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Weeknotes 2022.31

A few things I’ve been thinking about this week. The thirty-first post of a series.

I’ve moaned more than enough on here about ridiculous imprecise business jargon, but I’m being invited to a rash of “birdtable meetings” at the moment. This phrase manages to be both linguistically excruciating as well as grammatically irritating. I can accept “birdtable” as a non-standard compound adjective in the phrase “birdtable meeting”—but the moment people use “birdtable” as a noun, and continue to omit the space, it really makes my teeth itch.

I’m fully aware that this makes me a ludicrous human being, that the rules of grammar aren’t fixed in any case, that I make much worse grammatical errors all the time, and that I should just breathe through it: but it still irritates me.

I’ve been reading Caroline Knowles’s Serious Money this week. She mentions that when wealthy people dig out multi-storey basements below their central London houses, the digger used is often left in situ, because to extract it again is uneconomic. I think I’d heard that before, but I’d never really pondered the details.

Presumably, one has to be quite careful about removing all the fuel to prevent a fire hazard. Does the digger get walled in, or is an access point left just in case? If the latter, do you finish the room where the digger is, or is it just a dark and dusty dug-out dungeon? Do people try and make a feature of it, like some of the London Underground tunnelling machinery? So many questions…

I’ve long been irritated by self-censorship in the news which leads to scripts referring to “the n-word” or “the p-word” or whatever. It irritates me because it omits a key fact from the story and fails to educate the reader or listener that the term under discussion is inappropriate. Language changes over time and these are “teachable” moments—and no-one can be reasonably offended by an appropriately couched single mention. I’m not calling for offensive advice words in banner headlines.

This has reached a fresh nadir this week, with BBC News publishing an article about the removal of a word from some lyrics. The only clues given are that the word “has been used to demean people with spastic cerebral palsy” and that it has a variety of other meanings. I can think of multiple words that fit those criteria—words I wouldn’t use—but what if this is a new usage of a word I would normally use?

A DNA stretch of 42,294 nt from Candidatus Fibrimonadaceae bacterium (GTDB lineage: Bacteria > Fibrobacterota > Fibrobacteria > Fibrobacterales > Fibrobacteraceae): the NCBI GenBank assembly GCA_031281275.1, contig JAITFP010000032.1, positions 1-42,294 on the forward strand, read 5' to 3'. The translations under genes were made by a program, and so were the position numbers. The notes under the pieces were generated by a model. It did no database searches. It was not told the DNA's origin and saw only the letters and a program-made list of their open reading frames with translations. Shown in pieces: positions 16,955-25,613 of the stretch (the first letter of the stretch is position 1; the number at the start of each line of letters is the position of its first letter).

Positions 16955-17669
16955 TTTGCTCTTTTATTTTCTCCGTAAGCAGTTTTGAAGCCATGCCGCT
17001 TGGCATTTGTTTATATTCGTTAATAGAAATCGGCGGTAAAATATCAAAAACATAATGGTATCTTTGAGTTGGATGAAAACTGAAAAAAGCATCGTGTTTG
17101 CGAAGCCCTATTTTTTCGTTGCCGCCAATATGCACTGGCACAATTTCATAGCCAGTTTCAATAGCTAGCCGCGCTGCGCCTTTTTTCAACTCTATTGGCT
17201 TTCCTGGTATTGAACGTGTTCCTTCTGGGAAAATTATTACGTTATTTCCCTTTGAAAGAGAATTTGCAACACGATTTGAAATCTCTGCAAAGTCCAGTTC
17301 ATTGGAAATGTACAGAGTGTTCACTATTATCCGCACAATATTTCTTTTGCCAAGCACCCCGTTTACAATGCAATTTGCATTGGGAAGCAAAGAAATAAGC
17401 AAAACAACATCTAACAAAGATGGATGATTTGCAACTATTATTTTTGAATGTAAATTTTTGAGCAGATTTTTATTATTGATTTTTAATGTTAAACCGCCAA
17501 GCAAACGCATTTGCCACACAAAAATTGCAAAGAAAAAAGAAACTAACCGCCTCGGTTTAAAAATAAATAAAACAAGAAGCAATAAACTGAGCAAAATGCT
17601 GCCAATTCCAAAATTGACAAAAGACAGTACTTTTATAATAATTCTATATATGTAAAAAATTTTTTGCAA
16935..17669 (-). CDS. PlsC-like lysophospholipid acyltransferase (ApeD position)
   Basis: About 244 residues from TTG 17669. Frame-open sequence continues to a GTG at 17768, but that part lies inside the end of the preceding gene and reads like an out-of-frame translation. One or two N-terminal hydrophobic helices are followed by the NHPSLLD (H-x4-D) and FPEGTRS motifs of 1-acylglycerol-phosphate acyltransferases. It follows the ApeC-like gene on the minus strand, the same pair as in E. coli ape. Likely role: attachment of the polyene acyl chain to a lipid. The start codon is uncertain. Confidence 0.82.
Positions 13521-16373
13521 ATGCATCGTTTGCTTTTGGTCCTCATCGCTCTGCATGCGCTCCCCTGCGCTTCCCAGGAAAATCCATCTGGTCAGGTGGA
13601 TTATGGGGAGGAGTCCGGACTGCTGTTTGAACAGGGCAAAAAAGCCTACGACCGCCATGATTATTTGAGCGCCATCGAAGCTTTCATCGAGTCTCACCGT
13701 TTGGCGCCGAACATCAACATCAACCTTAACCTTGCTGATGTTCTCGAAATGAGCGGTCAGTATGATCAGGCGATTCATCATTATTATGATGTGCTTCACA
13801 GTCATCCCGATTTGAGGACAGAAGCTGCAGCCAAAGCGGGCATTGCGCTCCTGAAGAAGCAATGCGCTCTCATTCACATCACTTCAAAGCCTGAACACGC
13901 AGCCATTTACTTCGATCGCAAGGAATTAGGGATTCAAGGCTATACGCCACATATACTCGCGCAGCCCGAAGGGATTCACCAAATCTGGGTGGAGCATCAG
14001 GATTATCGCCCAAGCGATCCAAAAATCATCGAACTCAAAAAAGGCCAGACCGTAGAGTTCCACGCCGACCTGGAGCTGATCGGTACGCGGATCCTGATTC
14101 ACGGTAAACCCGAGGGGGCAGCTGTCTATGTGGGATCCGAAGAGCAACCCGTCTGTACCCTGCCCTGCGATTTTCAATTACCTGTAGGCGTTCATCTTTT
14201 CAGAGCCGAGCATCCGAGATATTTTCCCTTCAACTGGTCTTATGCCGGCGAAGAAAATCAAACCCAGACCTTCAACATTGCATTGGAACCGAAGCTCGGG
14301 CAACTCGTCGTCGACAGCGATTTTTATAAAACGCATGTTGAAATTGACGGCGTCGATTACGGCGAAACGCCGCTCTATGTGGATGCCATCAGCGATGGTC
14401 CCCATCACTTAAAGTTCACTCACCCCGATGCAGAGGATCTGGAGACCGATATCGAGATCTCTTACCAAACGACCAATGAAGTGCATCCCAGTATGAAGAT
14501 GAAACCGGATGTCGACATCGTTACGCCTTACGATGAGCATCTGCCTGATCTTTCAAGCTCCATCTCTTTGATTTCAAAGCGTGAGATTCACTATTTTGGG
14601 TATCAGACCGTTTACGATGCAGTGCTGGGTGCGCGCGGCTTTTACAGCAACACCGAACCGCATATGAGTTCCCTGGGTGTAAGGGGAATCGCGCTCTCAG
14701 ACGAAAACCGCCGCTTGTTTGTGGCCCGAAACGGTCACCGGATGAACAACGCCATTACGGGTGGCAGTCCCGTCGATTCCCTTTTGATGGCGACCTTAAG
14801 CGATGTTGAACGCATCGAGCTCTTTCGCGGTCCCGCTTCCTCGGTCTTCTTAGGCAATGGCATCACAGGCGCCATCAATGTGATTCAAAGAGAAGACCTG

Even The Guardian, which has a specific policy of stating words “when necessary to the facts of the piece”—which is surely the case here—kept it secret.

This could have been an article that helped me to be more sensitive to others’ perceptions of language. Instead, because they haven’t told me which word is offensive, it’s essentially just noise.

This week, an expansion to the Guggenheim in Bilbao has been approved, with two extensions on sites 5km apart connected by a greenway, and connected to the main museum—40km away—through a brand new tunnel bored through a mountain.

Having never even been to Bilbao, and having seen only a couple of paragraphs about the plan in the press, I’m really not at all qualified to have an opinion. Nevertheless, I got a little thrill at the sheer audacity of the plan when I first read about it this week. I felt a little boosted by the confidence the plan projects about the world… even though, on the face of it, it doesn’t sound environmentally ideal, and even though we all know that few such grand projects ever reach fruition.

Also from Serious Money comes the revelation that there are more people employed in domestic service in the UK now than there were during the Victorian era.

The largest and most elaborate houses employ cleaners, waiters, maintenance staff, housekeepers, security staff, drivers, gardeners, chefs, nannies, tutors, PAs and, sometimes, multiple butlers. The twenty-first century domestic service labour force is as complex and specialised in its own way as its nineteenth-century predecessor.

Of course, the population has grown by 2-5 times (depending on what we’re calling “the Victorian era”, but even so… I wouldn’t have expected that.

The images in this post are all AI-generated images for the prompt “brightly coloured painting of a bird on a bird table with money” created by OpenAI’s D-ALLE.